Baked turbot / Ovnsbakt piggvar

A recipe from “Ovnsretter” (Baked Dishes) published by Hjemmets Kokebok Klubb in 1977

ovnskokt piggvar_post

Turbot is highly prized as a food fish for its delicate flavour, and is also known as breet, britt or butt. It is a valuable commercial species, acquired through aquaculture and trawling. Turbot are farmed in Bulgaria, France, Spain, Portugal,Romania, Turkey, Chile, Norway, and China. Turbot has a bright white flesh that retains this appearance when cooked. Like all flatfish, turbot yields four fillets with meatier topside portions that may be baked, poached or pan-fried.

This is not just any flounder. There are many who claim that this is the best fish you can buy for money. I see no reason to argue with them.


See this and other delicious recipes on:
the-yuck-stops-here-symbol-02fiestafridayTreasure Box Tuesday

7 thoughts on “Baked turbot / Ovnsbakt piggvar

  1. Hilda says:

    I used to buy this when I was abroad, but I don’t see it often in the markets here. I will keep an eye out for it – looks delicious.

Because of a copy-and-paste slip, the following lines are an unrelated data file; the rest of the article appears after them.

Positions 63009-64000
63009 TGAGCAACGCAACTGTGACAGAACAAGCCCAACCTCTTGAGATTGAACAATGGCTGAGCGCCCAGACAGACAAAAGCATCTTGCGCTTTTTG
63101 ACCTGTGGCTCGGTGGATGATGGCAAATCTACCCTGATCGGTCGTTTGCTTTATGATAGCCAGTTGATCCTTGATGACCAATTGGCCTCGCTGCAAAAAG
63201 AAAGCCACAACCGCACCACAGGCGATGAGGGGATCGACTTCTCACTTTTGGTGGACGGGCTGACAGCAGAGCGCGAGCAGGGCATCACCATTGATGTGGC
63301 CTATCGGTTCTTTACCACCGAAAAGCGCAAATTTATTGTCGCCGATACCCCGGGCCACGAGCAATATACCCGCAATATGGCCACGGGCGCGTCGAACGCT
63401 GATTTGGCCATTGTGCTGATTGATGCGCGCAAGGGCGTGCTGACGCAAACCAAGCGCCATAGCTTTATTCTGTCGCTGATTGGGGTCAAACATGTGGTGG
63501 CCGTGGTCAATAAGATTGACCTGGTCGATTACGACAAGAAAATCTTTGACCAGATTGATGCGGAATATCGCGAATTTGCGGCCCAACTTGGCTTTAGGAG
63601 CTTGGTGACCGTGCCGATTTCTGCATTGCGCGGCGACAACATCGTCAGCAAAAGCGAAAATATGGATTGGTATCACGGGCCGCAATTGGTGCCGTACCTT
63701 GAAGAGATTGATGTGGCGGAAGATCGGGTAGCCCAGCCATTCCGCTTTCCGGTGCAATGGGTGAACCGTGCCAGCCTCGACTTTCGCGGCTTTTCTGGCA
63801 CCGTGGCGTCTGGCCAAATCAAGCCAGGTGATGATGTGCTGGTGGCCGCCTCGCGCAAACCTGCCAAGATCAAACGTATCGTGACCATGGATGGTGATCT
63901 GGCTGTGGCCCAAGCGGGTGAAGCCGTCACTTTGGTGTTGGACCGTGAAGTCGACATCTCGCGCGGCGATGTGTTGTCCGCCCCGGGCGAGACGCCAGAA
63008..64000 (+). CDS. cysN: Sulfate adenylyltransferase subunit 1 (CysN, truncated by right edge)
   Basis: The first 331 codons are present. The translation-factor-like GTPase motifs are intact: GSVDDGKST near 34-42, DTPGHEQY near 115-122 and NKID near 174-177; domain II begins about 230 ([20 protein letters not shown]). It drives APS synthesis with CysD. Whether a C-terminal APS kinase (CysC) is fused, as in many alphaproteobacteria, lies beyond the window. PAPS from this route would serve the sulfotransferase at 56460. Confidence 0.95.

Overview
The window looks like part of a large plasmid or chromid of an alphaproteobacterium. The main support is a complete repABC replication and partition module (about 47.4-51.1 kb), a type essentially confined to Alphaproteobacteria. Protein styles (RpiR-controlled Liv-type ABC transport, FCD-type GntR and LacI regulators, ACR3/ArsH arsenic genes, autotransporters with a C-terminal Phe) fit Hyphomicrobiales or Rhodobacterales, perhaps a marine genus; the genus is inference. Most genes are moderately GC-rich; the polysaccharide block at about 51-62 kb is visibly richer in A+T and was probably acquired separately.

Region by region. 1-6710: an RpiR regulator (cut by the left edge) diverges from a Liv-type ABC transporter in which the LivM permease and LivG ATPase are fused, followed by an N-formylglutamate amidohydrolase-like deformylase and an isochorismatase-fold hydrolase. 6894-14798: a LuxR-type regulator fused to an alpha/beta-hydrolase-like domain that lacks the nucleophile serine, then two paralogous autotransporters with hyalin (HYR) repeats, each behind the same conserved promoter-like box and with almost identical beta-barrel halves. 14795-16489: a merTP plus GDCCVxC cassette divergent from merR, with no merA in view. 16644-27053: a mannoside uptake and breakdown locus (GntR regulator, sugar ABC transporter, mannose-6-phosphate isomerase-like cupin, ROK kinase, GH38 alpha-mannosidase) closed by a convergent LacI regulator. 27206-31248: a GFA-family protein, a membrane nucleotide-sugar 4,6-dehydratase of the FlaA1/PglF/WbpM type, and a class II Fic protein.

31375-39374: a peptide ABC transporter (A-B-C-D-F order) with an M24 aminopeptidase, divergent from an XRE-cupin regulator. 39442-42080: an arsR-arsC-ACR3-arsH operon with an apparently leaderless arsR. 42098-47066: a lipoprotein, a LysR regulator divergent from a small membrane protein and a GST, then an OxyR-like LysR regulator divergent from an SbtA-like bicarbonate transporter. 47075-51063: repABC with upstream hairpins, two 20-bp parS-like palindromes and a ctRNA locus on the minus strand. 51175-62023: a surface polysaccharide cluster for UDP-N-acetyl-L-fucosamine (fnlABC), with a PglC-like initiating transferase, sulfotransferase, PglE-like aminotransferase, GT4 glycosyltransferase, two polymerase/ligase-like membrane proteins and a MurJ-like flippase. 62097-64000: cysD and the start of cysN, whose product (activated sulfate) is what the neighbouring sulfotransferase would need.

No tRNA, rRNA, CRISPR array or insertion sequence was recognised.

2. yumeating says:

    Recipes really haven’t changed much over the years but photography sure makes all the difference doesn’t it?


    • TidiousTed says:

      When it come to the more classic dishes the recipes haven’t changed much in the last 100 – 150 years. But as you say, the pictures sure have. but one must take into consideration that there have been fashion trends within photography too. Personally I like the clean, stylistic almost bare food pictures from the fifties a lot more than the often untidy brownish images from the seventies like the one on this post.


  3. I’ve never heard of this kind of fish. I’ve never been a big fish fan but I love shellfish


Leave a Reply

Fill in your details below or click an icon to log in: Logo

You are commenting using your account. Log Out /  Change )

Twitter picture

You are commenting using your Twitter account. Log Out /  Change )

Facebook photo

You are commenting using your Facebook account. Log Out /  Change )

Connecting to %s